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Key points

  • Since 2017/18, nurse numbers have increased, with the number of FTE nurses and health visitors in the NHS rising by 4.8% in the year to June 2020.
  • However, disparities between service areas continue to widen. Over the past 10 years, only adult nursing and children’s nursing have seen increases in FTE nurse numbers, while the numbers in community nursing, mental health nursing and learning disability nursing are all lower than they were in June 2010.
  • Across all staff groups, the NHS had 83,591 FTE vacancies in June 2020. A quarter of all nursing vacancies are in mental health. This is particularly concerning as COVID-19 is likely to lead to further demand for mental health services.
  • In 2020 there was a 23% increase in the number of students accepted onto nursing degree courses in England (relative to 2019) – the highest annual number of acceptances since 2011.
  • The UK ranks below the average of high-income OECD countries in terms of the number of practising nurses and the annual number of new nurse graduates relative to its population.
  • Further, about 15% of registered nurses in the UK are trained outside the UK – more than double the OECD average.
  • The 50,000 target will be insufficient to meet increased demand. We argue there needs to be a shift in focus, away from a single top-down target to a more sustainable, long-term approach.

The current shortfall of nurses represents a major long-term and growing problem for the NHS. And the impact of COVID-19 has brought the urgent need to deal with the identified critical nursing workforce shortages into sharp focus.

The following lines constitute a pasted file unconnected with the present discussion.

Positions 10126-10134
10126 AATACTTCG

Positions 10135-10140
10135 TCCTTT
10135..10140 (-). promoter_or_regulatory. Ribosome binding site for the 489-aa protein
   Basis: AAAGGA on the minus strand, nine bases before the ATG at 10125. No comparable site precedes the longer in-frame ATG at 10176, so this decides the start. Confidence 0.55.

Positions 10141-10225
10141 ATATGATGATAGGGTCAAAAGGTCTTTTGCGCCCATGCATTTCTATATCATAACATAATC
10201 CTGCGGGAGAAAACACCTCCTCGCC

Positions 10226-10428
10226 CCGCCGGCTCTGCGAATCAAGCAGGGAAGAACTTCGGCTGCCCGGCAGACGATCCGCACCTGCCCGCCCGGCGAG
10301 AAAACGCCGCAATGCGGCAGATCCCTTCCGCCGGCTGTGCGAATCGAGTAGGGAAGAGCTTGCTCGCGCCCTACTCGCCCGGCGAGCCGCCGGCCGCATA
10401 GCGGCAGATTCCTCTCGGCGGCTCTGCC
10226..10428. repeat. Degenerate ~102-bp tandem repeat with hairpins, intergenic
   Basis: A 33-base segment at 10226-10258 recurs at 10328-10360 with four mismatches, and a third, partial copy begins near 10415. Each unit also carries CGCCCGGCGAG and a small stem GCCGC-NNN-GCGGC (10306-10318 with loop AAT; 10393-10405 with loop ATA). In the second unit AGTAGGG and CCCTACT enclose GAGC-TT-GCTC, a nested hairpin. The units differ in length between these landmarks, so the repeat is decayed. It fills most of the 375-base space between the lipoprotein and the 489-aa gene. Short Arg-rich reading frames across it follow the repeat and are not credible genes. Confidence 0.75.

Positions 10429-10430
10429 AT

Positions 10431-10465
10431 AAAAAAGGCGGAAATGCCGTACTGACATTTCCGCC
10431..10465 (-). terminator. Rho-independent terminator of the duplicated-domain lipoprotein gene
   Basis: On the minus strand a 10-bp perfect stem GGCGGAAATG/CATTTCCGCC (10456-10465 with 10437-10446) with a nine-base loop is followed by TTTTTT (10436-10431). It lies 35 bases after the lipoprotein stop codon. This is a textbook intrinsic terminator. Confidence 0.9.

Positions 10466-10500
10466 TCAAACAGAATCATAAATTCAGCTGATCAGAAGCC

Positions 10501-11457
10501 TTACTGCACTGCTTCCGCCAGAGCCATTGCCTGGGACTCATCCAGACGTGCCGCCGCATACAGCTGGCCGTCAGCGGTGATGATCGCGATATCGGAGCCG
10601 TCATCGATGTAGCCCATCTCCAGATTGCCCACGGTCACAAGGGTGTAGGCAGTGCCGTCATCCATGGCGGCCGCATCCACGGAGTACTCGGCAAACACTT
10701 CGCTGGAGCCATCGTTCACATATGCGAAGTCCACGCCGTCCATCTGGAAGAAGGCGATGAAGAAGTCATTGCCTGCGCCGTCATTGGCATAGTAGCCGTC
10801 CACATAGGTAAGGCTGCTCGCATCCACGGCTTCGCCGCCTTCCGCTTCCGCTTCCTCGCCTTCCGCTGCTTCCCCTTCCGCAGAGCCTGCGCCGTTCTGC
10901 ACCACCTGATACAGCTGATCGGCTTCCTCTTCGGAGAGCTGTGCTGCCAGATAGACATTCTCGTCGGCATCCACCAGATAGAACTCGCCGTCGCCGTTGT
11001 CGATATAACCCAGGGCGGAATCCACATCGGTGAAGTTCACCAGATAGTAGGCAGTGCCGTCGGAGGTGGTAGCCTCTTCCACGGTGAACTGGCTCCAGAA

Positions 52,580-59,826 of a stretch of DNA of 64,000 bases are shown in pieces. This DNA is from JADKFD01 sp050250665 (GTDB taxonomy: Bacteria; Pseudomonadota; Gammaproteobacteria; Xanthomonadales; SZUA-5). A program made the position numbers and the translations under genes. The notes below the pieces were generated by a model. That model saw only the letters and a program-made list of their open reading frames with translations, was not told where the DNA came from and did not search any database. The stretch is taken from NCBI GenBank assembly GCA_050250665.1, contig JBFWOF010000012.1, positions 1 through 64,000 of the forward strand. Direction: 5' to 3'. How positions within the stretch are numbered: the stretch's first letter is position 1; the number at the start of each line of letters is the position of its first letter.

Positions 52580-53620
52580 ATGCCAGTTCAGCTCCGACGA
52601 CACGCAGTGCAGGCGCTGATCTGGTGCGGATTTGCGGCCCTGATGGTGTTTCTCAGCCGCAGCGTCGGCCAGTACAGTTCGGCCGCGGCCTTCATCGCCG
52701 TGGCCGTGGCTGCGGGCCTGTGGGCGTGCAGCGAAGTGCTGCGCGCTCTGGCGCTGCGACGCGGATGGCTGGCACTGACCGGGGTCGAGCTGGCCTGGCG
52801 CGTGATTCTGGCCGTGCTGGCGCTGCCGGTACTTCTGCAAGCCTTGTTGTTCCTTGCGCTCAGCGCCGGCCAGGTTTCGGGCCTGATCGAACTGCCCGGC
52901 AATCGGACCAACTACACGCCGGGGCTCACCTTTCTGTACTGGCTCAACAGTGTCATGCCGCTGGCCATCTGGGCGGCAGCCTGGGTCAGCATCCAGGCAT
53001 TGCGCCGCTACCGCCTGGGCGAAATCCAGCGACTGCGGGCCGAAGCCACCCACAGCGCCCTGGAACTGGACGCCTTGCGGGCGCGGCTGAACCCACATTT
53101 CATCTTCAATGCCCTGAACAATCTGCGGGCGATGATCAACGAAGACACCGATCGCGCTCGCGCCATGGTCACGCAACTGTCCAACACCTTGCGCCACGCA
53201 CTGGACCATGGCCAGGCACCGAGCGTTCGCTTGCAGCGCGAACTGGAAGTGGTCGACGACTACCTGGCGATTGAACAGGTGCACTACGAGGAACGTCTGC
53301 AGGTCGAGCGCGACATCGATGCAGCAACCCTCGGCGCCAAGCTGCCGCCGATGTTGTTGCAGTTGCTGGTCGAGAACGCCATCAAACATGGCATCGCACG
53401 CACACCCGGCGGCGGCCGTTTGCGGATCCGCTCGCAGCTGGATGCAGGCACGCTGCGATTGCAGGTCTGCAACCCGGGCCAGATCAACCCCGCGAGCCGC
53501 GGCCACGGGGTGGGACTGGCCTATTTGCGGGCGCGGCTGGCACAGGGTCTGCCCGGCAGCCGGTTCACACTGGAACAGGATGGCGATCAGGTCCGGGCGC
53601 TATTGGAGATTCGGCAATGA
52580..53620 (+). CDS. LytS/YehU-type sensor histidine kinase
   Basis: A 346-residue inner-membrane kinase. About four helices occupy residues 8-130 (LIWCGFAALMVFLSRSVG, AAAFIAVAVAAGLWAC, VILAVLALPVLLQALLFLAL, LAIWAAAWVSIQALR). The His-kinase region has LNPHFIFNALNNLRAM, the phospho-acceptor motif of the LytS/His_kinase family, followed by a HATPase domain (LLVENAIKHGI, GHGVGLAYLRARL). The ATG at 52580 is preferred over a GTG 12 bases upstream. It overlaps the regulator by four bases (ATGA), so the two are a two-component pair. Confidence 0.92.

The central aim of this report is to examine the supply of nurses to the NHS in England. It covers:

  • the scale and nature of the shortfall in nurses
  • the sources of nurse supply
  • recent trends and how these compare with the government's pledge for 50,000 extra nurses by the end of the parliament.

The analysis shows that achieving the government’s target will only be possible with sustained investment and policy action on domestic supply, including a marked improvement in retention of the current nurse workforce. Coordinated, ethical and effective international recruitment will also be required.

It concludes that the 50,000 target will be insufficient to meet increased demand. There needs to be a shift in focus, away from a single top-down target to a more sustainable, long-term approach.

A long-term approach should start with robust, independent projections of the future demand for and potential supply of nurses – something the REAL Centre is developing as part of its Nurse supply model project. The recently published working paper Nurse supply model: progress so far sets out how the model is being developed and how it will be used increasingly to inform and assess nurse workforce policy.

About the authors

James Buchan is a Visiting Fellow in the REAL Centre team at the Health Foundation.

Nihar Shembavnekar is an Economist in the REAL Centre team at the Health Foundation.

Jane Ball is Professor of Nursing Workforce Policy, University of Southampton.

Anita Charlesworth is Director of Research and the REAL Centre at the Health Foundation.

Cite this publication

Buchan J, Ball J, Shembavnekar N, Charlesworth A. Building the NHS nursing workforce in England: workforce pressure points. The Health Foundation; 2020 (https://doi.org/10.37829/HF-2020-RC14).

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